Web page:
proceedings of the International Documentary Film Symposium held on September 11 - 16, 1999 in Riga, Latvia
The Documentary Film Is Dead.
Long Live the Documentary Film!
Prof. Sergey Muratov
I formulated the theme of the Symposium for myself as the crisis of documentary cinema in the era of mass culture. However, by the end of yesterday's program I concluded that there is no crisis of documentary cinema in West, even though they live under the conditions of mass culture. I could put it otherwise: they should think they always have the crisis given that documentaries and mass culture are incompatible.
I very much liked the comparison about the primeval man who enjoyed the reflection of clouds in the lake and a monkey, which cast a stone into the water and destroyed this reflection. Mass culture is exactly this monkey throwing stones into the lake; and the task of documentary filmmakers is to retain the image of reality.
But as far as totalitarian state cinema is concerned, here we certainly deal with the crisis. In 1998 we had a conference on the state of affairs in Russian documentary cinema. In fact 2/5 of the conference was a kind of collective lamentation on the disappearing object of documentary cinema. In this sense the title of the conference seemed to me interesting - The prospects of development of documentary film - as if the crew of Titanic gathered to discuss the prospects of a voyage around the world. I have to say that the two main arguments or rather hopes were the following: it would be nice if the state continued subsidising documentaries, and secondly we have to make TV channels show us. Both these arguments demonstrated the absolute lack of understanding of the situation.
With the collapsing of the state cinematography the state TV collapsed as well. However, documentary filmmakers still keep waiting for the state to help them financially. As to documentary cinema on the TV, it is no longer there at all. It's gone. All organisations and institutions, which dealt with producing films, no longer do it. If the TV did not manage to maintain their own films, why should we expect that it will strive to maintain documentaries meant for the cinema?
This was the utopian nature of the first two days of the conference. Naturally, today we face the situation when we are not needed any longer. But now we have something we did not have before - mass culture. The TV became commercial.
We are surrounded by mass culture and we experience the feeling of disaster. Of course, some people started thinking that this is a global catastrophe. I think this is a romantic view. If we measure the state of our cinema not on the scale of the recent 15 years but taking into account the whole period, we shall see that Dziga Vertov worked under the same conditions. The commissioners sometimes did not accept him, he was hated by many people. If you read his diaries, you can see what he felt then.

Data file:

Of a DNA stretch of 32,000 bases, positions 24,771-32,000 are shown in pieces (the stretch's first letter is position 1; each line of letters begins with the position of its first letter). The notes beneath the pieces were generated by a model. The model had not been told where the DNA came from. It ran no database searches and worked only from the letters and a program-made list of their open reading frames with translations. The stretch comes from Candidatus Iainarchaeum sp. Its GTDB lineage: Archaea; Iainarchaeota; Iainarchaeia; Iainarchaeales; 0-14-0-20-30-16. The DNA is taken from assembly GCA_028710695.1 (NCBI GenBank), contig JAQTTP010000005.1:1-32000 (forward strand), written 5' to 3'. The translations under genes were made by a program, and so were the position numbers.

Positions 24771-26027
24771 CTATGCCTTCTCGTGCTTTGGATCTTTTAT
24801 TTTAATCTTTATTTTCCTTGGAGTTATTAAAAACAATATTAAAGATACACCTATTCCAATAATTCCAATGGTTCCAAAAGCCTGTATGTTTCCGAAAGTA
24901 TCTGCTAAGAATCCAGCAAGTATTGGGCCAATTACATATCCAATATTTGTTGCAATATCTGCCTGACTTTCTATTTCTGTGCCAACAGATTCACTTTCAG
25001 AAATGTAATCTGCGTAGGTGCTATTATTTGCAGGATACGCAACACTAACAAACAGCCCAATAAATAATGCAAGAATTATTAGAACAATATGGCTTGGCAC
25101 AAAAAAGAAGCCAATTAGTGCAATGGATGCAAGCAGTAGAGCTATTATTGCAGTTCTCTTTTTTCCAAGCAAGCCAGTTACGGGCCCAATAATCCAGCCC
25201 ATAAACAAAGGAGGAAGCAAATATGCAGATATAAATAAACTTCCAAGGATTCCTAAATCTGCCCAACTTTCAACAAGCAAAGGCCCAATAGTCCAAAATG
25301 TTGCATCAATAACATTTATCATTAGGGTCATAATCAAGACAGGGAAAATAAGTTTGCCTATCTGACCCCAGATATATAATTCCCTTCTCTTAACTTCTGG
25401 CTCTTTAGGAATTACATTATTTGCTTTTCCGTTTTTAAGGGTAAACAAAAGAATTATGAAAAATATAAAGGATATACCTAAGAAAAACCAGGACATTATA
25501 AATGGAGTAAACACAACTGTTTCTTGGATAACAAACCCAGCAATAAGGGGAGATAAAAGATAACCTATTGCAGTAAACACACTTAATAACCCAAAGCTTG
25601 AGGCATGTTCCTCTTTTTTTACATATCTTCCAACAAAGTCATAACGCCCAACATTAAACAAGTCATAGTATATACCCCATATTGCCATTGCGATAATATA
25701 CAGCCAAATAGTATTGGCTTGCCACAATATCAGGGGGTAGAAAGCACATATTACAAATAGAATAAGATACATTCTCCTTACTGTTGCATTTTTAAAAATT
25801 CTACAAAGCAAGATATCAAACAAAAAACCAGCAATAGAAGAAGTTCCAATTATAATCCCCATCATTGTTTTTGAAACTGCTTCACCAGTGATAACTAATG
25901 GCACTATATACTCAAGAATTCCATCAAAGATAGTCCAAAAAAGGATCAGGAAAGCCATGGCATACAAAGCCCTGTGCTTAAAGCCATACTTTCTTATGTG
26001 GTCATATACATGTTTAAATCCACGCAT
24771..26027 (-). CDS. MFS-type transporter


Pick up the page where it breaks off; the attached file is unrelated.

Other famous directors also worked under the same conditions. Flaerty, for instance, made his Nanuk as an advertisement for an industrial company.
Yet the life-story of the Soviet cinema was somewhat different from the life-story of the cinema of the other world. We were the only country in the world where documentaries were fully subsidised by the state. On the one hand, it was indeed a curse for we were required to produce films with the particular ideology. At the same time it was also a praise, for using these finances many directors made films which became part of national culture. These films were not sent to International Festivals, sometimes they were not run at all. But cinematographers, people in the business knew them. They did exist.
While in the transitional period of Perestroyka the situation was almost absurd: the state kept financing documentaries but the films were already anti-state films. And the process actually started here in Riga with Podnieks' film Is It Easy to Be Young?
I see this outburst of the cinema of Perestroyka as the last flames of burning fire. And then - complete darkness. Here the question emerges: is it really complete darkness or is it the end of the night?
In 1998 at the annual festival of TV programs The Whole of Russia for the first time we had a prize for documentary. And from the TV only we had 45 films. There are no financial grounds for the films to be made but films are made still. It makes me think, that maybe works of art are always created in unfavourable conditions. For example, today Alexey German works in spite of everything. Maybe it is the fate of works of art: they have to emerge in opposition to mass culture. Still we face the problem: where do we find the money? What sort of films can be made on this money? How the films should be sold? Of course, these are not the questions of our Symposium. But they are all new questions for us. Such is the essence of the crisis: it is impossible to go back to the old system.
The third day of the above-mentioned conference was dedicated to the question of perspectives - what would happen next. The day started with Mansky's presentation of newsreels, which, in his view, make sense only on the state scale. Then one of our filmmakers said we need a service centre, another said we need a producer centre, we need Houses of Documentary cinema, Mr. Shemyakin said we need the Academy of Documentaries.